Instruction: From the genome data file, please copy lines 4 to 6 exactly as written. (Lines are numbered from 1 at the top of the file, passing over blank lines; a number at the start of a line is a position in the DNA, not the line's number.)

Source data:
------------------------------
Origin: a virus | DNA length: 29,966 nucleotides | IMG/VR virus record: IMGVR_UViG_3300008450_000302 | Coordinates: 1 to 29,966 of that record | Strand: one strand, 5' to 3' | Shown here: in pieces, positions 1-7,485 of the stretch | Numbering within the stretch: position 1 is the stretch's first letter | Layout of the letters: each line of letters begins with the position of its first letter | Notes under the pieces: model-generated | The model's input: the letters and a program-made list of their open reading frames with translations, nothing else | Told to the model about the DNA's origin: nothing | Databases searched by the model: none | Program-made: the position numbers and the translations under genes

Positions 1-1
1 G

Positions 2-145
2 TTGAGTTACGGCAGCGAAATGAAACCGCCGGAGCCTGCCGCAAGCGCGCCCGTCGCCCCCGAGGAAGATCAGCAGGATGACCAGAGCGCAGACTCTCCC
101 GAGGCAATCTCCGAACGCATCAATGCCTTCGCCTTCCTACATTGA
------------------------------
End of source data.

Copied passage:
Positions 2-145
2 TTGAGTTACGGCAGCGAAATGAAACCGCCGGAGCCTGCCGCAAGCGCGCCCGTCGCCCCCGAGGAAGATCAGCAGGATGACCAGAGCGCAGACTCTCCC
101 GAGGCAATCTCCGAACGCATCAATGCCTTCGCCTTCCTACATTGA